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Natalizumab Injection

pronounced as (na ta liz' you mab)


Natalizumab injection and natalizumab-sztn injection are biologic medications (medications made from living organisms). Biosimilar natalizumab-sztn injection is highly similar to natalizumab injection and work the same way as natalizumab injection in the body. Therefore, the term natalizumab injection products will be used to represent these medications in this discussion.


Receiving natalizumab injection products may increase the risk that you will develop progressive multifocal leukoencephalopathy (PML; a rare infection of the brain that cannot be treated, prevented, or cured and that usually causes death or severe disability). The chance that you will develop PML during your treatment with natalizumab products is higher if you have one or more of the following risk factors.

  • A blood test shows that you have been exposed to John Cunningham virus (JCV; a virus that many people are exposed to during childhood that usually causes no symptoms but may cause PML in people with weakened immune systems).
  • You have received many doses of natalizumab products, especially if you have received treatment for longer than 2 years.
  • You have ever been treated with certain medications that weaken the immune system.

Your doctor will probably order a blood test before or during your treatment with a natalizumab injection product to see if you have been exposed to JCV. If the test shows that you have been exposed to JCV, you and your doctor may decide that you should not receive a natalizumab injection product, especially if you also have one or both of the other risk factors listed above. If the test does not show that you have been exposed to JCV, your doctor may repeat the test from time to time during your treatment with natalizumab injection products. You should not be tested if you have had a plasma exchange (treatment in which the liquid part of the blood is removed from the body and replaced with other fluids) during the past 2 weeks because test results will not be accurate.

There are other factors that may also increase the risk that you will develop PML. Tell your doctor if you have or have ever had PML, an organ transplant, or another condition that affects your immune system such as human immunodeficiency virus (HIV), acquired immunodeficiency syndrome (AIDS), leukemia (cancer that causes too many blood cells to be produced and released into the bloodstream), or lymphoma (cancer that develops in the cells of the immune system). Also tell your doctor if you are taking or if you have ever taken any other medications that affect the immune system. Your doctor may tell you that you should not receive natalizumab injection.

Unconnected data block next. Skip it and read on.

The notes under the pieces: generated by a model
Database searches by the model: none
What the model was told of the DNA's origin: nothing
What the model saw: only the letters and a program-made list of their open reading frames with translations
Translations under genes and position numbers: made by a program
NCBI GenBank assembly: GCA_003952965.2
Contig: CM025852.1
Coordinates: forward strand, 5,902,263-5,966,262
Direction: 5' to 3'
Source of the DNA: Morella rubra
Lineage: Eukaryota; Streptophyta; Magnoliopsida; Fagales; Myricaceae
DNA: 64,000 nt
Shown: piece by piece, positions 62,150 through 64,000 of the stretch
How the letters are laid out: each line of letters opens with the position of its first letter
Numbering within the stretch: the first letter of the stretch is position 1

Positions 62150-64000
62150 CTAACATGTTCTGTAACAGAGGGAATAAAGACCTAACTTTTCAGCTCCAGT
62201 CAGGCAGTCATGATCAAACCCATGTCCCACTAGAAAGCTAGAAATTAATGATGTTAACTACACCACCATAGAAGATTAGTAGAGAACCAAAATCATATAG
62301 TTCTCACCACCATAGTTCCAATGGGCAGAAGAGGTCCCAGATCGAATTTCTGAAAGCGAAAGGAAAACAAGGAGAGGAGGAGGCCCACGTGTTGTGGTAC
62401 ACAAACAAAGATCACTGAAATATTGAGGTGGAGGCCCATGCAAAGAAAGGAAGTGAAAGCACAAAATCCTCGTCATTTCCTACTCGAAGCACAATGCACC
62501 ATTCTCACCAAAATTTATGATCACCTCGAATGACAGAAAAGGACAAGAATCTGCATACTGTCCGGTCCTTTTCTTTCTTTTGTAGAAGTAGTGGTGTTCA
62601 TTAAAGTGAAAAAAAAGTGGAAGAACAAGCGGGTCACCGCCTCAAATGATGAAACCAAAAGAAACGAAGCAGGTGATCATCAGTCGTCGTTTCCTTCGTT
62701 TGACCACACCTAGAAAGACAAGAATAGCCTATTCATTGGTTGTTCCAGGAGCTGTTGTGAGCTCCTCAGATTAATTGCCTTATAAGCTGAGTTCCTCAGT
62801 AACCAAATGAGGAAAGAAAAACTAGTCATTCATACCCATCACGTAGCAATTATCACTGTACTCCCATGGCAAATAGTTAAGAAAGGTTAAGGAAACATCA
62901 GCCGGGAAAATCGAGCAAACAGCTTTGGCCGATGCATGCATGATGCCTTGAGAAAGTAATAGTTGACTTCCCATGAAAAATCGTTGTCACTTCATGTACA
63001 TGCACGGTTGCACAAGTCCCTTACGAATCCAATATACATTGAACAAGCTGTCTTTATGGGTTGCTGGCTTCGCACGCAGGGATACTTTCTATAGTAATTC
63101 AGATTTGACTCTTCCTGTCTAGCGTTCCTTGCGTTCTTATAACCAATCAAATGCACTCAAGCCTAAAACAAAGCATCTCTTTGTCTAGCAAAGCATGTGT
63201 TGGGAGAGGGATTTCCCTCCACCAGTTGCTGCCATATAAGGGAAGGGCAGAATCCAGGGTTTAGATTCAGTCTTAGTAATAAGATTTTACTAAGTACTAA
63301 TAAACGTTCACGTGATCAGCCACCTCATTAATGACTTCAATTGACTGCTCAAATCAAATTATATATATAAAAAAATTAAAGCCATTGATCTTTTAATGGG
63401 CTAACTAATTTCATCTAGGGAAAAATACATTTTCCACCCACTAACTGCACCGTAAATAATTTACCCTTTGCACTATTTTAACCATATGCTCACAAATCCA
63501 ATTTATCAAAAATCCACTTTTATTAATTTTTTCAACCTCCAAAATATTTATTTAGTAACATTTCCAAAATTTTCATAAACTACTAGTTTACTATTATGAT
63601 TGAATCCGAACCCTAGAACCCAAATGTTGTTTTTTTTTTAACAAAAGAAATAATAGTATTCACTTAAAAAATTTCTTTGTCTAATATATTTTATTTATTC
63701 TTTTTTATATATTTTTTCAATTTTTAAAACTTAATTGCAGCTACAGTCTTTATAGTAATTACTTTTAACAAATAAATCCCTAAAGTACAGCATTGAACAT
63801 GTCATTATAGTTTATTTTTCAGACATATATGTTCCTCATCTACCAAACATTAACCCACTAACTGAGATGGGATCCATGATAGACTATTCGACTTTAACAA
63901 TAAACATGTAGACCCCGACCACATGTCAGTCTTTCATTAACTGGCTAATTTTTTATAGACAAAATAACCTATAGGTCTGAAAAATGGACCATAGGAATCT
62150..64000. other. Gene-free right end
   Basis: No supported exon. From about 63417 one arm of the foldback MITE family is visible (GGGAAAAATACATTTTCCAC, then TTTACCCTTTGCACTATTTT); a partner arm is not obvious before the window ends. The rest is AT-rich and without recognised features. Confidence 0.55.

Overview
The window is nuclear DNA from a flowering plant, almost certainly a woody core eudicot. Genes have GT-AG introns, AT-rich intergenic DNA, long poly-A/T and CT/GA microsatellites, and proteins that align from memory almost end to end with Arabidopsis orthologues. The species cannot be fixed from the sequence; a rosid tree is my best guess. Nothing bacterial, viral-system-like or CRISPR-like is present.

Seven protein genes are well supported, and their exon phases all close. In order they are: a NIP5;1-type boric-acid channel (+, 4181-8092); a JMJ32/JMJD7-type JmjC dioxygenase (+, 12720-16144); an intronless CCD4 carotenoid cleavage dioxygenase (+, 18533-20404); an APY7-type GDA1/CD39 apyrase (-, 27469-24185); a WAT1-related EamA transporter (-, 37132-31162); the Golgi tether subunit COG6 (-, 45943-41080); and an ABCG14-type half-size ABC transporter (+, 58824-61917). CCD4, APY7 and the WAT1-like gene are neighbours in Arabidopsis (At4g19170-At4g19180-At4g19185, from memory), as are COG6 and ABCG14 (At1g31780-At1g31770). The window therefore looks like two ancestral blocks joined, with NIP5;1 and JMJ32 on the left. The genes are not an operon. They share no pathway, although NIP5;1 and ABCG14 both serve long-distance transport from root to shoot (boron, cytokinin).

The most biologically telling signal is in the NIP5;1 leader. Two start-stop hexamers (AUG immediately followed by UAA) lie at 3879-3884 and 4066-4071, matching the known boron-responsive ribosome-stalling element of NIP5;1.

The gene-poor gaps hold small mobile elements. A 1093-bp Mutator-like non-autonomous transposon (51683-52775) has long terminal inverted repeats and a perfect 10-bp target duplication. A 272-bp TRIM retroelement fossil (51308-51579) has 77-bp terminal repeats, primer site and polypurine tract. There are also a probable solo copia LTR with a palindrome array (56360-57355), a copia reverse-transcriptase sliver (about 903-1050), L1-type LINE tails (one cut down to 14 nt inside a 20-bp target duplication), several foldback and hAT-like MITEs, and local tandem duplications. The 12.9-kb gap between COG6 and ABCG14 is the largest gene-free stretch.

Because of the risks with this medication, natalizumab injection products are available only through a special restricted distribution program. Programs have been set up by the manufacturers of natalizumab injection products to be sure that people do not use natalizumab injection products without the necessary monitoring; these are called the TOUCH and TYRUKO REMS programs. You can only receive natalizumab injection products if you are registered with the TOUCH or TYRUKO program, if a natalizumab product is prescribed for you by a doctor who is registered with one of these programs, and if you receive the medication at an infusion center that is registered with one of these programs. Your doctor will give you more information about the program, will have you sign an enrollment form, and will answer any questions you have about the program and your treatment with natalizumab injection products.

Your doctor or nurse will give you a copy of the manufacturer's patient information sheet (Medication Guide) before you begin treatment with a natalizumab injection product and before you receive each infusion. Read this information very carefully each time you receive it and ask your doctor or nurse if you have any questions. You can also visit the Food and Drug Administration (FDA) website ( or the manufacturer's website to obtain the Medication Guide.

Your doctor will need to see you every 3 months at the beginning of your treatment, then every 6 months during your treatment to decide whether you should continue using natalizumab products, and then at least 6 months after treatment is stopped. You will also need to answer some questions before you receive each infusion to be sure that natalizumab products is still right for you and other questions after treatment is stopped.